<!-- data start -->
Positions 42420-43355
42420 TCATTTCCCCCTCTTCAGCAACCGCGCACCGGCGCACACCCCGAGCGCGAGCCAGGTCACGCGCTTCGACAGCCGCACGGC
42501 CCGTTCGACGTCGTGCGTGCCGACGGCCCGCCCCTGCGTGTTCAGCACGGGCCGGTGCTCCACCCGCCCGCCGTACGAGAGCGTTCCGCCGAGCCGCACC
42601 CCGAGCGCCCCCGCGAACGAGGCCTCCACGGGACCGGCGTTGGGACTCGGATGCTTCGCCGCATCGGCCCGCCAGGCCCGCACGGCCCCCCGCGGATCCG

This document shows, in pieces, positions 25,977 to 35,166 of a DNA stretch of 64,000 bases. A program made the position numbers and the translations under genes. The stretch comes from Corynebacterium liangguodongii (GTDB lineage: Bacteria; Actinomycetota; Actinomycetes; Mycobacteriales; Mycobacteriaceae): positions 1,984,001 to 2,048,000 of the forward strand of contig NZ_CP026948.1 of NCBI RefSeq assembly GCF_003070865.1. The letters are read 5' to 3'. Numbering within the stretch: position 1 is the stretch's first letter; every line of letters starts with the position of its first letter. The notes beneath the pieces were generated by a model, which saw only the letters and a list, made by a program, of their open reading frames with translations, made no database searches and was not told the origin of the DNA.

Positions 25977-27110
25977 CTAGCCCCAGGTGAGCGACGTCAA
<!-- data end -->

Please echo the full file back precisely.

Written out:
Positions 42420-43355
42420 TCATTTCCCCCTCTTCAGCAACCGCGCACCGGCGCACACCCCGAGCGCGAGCCAGGTCACGCGCTTCGACAGCCGCACGGC
42501 CCGTTCGACGTCGTGCGTGCCGACGGCCCGCCCCTGCGTGTTCAGCACGGGCCGGTGCTCCACCCGCCCGCCGTACGAGAGCGTTCCGCCGAGCCGCACC
42601 CCGAGCGCCCCCGCGAACGAGGCCTCCACGGGACCGGCGTTGGGACTCGGATGCTTCGCCGCATCGGCCCGCCAGGCCCGCACGGCCCCCCGCGGATCCG

This document shows, in pieces, positions 25,977 to 35,166 of a DNA stretch of 64,000 bases. A program made the position numbers and the translations under genes. The stretch comes from Corynebacterium liangguodongii (GTDB lineage: Bacteria; Actinomycetota; Actinomycetes; Mycobacteriales; Mycobacteriaceae): positions 1,984,001 to 2,048,000 of the forward strand of contig NZ_CP026948.1 of NCBI RefSeq assembly GCF_003070865.1. The letters are read 5' to 3'. Numbering within the stretch: position 1 is the stretch's first letter; every line of letters starts with the position of its first letter. The notes beneath the pieces were generated by a model, which saw only the letters and a list, made by a program, of their open reading frames with translations, made no database searches and was not told the origin of the DNA.

Positions 25977-27110
25977 CTAGCCCCAGGTGAGCGACGTCAA